House passes bill to provide citizenship for ‘Dreamers’ — but Senate GOP remains an obstacle
House Democrats passed a bill Thursday to finally provide a path to citizenship for the millions of “Dreamer” immigrants living in the U.S.
The bill — which would provide permanent legal status and an option of citizenship for the roughly 2.5 million so-called “Dreamer” immigrants brought to the U.S. illegally as children — passed the Democrat-controlled chamber in a near party-line vote of 228-197. Nine Republicans, including New Jersey Rep. Chris Smith, joined all 219 Democrats in backing the bill.
Rigid opposition among Senate Republicans means the measure faces a difficult path to passage.
“They’re so much of our country,” House Speaker Nancy Pelosi (D-Calif.) said of Dreamers, who like many immigrants have worked in frontline jobs during the coronavirus pandemic. “These immigrant communities strengthen, enrich and ennoble our nation, and they must be allowed to stay.”
For the most part, Dreamers have been able to live in the U.S. legally on temporary visas since President Barack Obama issued the Deferred Action for Childhood Arrivals memorandum in 2012.
However, DACA never gave Dreamers the option to seek permanent residency or citizenship — an omission the American Dream and Promise Act passed by the House Thursday aimed to rectify.
The bill would grant conditional legal status for 10 years to Dreamers who were brought to the U.S. when they were younger than 18, graduated high school and have no serious criminal records.
After 10 years, the bill would allow Dreamers the option the apply for permanent residency, so-called green cards, if they’d obtained a higher education degree, served in the military or held employment for at least three years.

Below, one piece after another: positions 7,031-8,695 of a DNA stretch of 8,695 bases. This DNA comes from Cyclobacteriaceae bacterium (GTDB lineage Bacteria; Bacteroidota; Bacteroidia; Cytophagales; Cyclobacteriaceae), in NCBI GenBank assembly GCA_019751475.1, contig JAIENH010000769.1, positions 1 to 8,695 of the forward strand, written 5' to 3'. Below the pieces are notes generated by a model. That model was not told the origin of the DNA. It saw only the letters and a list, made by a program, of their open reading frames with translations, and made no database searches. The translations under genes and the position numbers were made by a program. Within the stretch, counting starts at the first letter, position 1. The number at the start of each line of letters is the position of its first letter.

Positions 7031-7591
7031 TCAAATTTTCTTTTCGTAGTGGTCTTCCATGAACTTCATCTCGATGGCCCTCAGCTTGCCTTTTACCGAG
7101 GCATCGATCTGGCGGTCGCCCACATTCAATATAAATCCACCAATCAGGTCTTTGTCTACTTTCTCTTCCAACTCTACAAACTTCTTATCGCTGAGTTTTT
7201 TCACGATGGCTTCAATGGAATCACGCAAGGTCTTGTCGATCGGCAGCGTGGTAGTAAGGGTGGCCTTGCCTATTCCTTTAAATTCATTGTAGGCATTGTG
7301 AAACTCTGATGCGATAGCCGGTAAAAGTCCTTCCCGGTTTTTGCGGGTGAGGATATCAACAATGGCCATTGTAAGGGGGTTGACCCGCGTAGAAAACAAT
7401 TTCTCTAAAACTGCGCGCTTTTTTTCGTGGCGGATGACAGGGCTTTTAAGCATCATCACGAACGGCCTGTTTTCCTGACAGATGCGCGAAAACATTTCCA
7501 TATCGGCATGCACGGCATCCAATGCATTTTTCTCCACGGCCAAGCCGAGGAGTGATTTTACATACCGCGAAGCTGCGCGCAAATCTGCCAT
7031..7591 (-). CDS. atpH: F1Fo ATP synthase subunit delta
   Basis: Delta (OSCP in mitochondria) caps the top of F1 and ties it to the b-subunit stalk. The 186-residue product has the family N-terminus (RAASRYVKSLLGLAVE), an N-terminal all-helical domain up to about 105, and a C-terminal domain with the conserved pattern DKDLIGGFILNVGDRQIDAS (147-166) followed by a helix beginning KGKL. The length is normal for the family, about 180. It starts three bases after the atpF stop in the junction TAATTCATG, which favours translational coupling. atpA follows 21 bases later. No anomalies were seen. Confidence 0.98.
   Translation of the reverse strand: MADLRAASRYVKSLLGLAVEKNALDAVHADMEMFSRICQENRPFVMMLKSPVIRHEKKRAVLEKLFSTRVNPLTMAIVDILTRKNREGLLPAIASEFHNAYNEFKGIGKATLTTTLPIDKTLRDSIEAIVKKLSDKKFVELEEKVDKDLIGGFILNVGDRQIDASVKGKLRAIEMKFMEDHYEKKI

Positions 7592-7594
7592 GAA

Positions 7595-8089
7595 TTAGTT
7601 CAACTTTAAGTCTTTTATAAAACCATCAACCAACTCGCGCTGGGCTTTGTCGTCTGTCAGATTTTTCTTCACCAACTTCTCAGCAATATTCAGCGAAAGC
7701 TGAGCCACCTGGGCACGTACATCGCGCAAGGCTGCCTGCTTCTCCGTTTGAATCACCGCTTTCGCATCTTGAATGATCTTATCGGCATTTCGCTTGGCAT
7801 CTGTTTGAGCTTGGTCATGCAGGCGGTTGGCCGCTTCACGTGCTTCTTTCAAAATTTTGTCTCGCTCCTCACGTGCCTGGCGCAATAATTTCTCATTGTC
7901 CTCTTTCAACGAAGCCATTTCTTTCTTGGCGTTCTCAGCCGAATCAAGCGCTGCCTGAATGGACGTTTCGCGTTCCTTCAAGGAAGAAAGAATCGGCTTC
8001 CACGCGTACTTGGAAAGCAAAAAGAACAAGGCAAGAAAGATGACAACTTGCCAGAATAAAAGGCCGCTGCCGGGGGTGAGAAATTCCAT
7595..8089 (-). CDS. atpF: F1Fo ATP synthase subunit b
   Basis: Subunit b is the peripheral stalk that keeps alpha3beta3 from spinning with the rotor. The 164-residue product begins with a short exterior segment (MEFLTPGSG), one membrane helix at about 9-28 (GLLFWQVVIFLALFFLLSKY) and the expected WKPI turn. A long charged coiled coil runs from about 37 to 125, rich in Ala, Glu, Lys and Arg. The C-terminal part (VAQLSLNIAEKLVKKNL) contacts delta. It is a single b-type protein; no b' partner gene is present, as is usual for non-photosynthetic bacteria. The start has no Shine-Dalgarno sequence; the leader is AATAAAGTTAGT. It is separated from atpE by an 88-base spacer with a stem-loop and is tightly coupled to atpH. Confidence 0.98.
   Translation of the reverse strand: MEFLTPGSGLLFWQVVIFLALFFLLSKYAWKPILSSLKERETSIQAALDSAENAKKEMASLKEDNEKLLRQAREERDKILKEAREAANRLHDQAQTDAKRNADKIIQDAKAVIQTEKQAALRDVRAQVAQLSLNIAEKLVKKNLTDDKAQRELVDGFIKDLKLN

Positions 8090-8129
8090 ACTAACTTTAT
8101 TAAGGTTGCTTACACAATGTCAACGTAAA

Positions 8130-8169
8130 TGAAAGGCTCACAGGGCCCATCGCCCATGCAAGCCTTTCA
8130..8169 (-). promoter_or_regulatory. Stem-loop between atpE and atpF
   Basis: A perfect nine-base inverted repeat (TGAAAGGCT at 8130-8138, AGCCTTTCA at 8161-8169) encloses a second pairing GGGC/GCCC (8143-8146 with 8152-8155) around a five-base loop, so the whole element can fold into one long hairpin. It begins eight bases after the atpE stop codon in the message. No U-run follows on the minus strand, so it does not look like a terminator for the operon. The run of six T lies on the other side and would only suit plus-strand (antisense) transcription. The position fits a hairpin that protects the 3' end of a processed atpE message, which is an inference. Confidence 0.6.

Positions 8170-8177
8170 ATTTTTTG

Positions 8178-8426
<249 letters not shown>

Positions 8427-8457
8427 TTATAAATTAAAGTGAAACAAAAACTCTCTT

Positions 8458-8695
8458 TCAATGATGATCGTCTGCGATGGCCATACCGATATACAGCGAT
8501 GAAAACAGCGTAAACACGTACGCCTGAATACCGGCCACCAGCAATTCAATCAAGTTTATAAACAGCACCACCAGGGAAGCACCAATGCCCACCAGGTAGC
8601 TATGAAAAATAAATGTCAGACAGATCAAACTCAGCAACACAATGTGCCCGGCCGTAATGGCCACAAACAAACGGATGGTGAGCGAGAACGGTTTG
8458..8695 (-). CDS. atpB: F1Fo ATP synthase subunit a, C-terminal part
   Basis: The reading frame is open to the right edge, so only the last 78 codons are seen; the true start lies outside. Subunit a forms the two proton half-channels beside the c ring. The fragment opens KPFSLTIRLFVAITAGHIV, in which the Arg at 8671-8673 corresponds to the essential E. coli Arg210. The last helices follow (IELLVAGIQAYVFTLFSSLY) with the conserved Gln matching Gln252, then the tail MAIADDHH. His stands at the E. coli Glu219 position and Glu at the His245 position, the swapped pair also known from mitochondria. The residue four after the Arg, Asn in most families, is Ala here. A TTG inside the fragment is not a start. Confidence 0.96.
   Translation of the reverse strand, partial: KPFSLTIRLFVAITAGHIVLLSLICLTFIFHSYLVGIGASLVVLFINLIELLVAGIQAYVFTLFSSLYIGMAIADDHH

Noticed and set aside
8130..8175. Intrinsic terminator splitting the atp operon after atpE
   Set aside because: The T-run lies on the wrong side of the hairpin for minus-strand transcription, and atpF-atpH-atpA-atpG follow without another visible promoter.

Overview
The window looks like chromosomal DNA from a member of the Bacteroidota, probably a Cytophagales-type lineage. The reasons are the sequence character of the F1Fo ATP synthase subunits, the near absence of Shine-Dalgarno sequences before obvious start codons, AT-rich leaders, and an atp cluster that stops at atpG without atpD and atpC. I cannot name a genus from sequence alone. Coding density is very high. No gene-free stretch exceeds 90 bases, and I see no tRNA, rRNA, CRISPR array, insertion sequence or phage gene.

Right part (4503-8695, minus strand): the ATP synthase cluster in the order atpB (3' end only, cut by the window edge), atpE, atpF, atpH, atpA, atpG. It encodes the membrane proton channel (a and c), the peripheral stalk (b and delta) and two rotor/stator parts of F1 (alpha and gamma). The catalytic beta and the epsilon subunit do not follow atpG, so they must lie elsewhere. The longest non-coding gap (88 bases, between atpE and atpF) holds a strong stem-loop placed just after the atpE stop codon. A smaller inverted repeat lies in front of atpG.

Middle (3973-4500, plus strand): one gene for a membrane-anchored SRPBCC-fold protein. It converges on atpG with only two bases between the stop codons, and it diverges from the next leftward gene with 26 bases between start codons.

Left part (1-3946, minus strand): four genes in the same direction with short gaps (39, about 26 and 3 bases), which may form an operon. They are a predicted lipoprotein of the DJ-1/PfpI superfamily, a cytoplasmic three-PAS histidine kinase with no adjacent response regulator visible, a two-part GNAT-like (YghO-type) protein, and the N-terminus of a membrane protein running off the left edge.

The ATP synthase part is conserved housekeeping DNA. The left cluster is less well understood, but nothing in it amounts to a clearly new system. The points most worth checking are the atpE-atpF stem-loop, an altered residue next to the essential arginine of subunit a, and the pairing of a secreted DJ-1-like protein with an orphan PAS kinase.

But, like most of their House colleagues, Republicans in the 50-50 split Senate insist that any bill benefiting Dreamers would have to come with strings attached for bolstering security at the Mexican border, where U.S. authorities have recently reported a steep surge in arrivals of mostly Central American migrants.
Unlike the House, the Senate can only adopt most legislation if it first clears a procedural filibuster hurdle that requires 60 votes, meaning the support of at least 10 Republicans is required.
Getting 10 Republican votes may be an insurmountable obstacle for the American Dream and Promise Act.
It’s not the first time Congress has run into a roadblock while trying to help out Dreamers.
House Democrats passed a similar bill in 2019, only for Senate Republicans to refuse to even consider it, leaving it dead in its tracks.
New York Rep. Mondaire Jones, a progressive Democrat who represents parts of Westchester and Rockland Counties, accused Republicans of painting immigrants with a broad brush by pressing for border security as a prerequisite.
“Sometimes I stand in this chamber and I feel like I’m in the Twilight Zone, listening to a number of my Republican colleagues espouse white supremacist ideology to denigrate our Dreamers,” Jones said.